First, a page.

One very good reason why you should sign an up-to-date and professionally drafted will is to ensure that your chosen beneficiaries are accurately identified. A High Court case on point concerned gifts to a cottage hospital that did not exist and to equally illusory maternity and children’s wards of another hospital.
The case concerned a couple who, by their wills, made various gifts to good causes, including the hospitals. There was no record of the cottage hospital named in the will ever having existed. The other hospital mentioned had become a specialist cardiac and cancer treatment centre and had neither a maternity nor a children’s ward. In those circumstances, the trustees of the will sought judicial guidance as to the correct destination of the gifts.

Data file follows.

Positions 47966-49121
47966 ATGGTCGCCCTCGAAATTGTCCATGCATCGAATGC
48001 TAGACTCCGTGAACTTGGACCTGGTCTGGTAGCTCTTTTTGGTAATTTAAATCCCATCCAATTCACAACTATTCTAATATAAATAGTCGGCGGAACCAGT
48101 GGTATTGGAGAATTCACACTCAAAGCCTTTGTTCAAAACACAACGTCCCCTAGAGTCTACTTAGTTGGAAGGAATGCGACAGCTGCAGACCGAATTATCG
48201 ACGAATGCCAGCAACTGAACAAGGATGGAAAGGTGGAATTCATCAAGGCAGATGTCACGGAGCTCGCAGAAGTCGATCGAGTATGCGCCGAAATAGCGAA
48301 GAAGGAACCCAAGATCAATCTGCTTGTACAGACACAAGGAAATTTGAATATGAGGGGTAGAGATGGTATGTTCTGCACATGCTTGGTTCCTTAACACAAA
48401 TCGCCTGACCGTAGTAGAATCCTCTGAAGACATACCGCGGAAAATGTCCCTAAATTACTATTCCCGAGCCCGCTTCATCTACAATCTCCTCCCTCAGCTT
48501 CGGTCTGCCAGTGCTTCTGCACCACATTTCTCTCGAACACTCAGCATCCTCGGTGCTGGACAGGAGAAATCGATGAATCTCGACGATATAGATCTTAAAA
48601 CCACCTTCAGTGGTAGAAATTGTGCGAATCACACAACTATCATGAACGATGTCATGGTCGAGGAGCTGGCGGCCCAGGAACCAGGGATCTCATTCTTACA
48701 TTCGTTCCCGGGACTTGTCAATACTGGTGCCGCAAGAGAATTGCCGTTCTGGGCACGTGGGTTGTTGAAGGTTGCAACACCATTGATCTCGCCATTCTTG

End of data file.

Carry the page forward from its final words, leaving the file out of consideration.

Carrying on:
The Court found that the gift to the cottage hospital should go to an NHS trust that runs a community hospital which serves the same area. That was on the basis that the community hospital was the same as, or had subsumed the charitable functions of, the putative cottage hospital.
The gift to the other hospital was permissive, rather than mandatory, and could be read as conferring a discretion on the recipient. The gift thus did not fail due to the closure of the maternity and children’s wards and the NHS trust that ran that hospital was entitled to use it for its general charitable purposes.
In giving effect to the couple’s testamentary wishes, the Court also ruled that gifts of jewels and clothing that the woman had made to a close friend who had since died should go to the latter’s daughter. A gift to a parish church, which was not specifically named in the will, would go to the parochial church council of the parish within which the couple had lived for many years and were buried.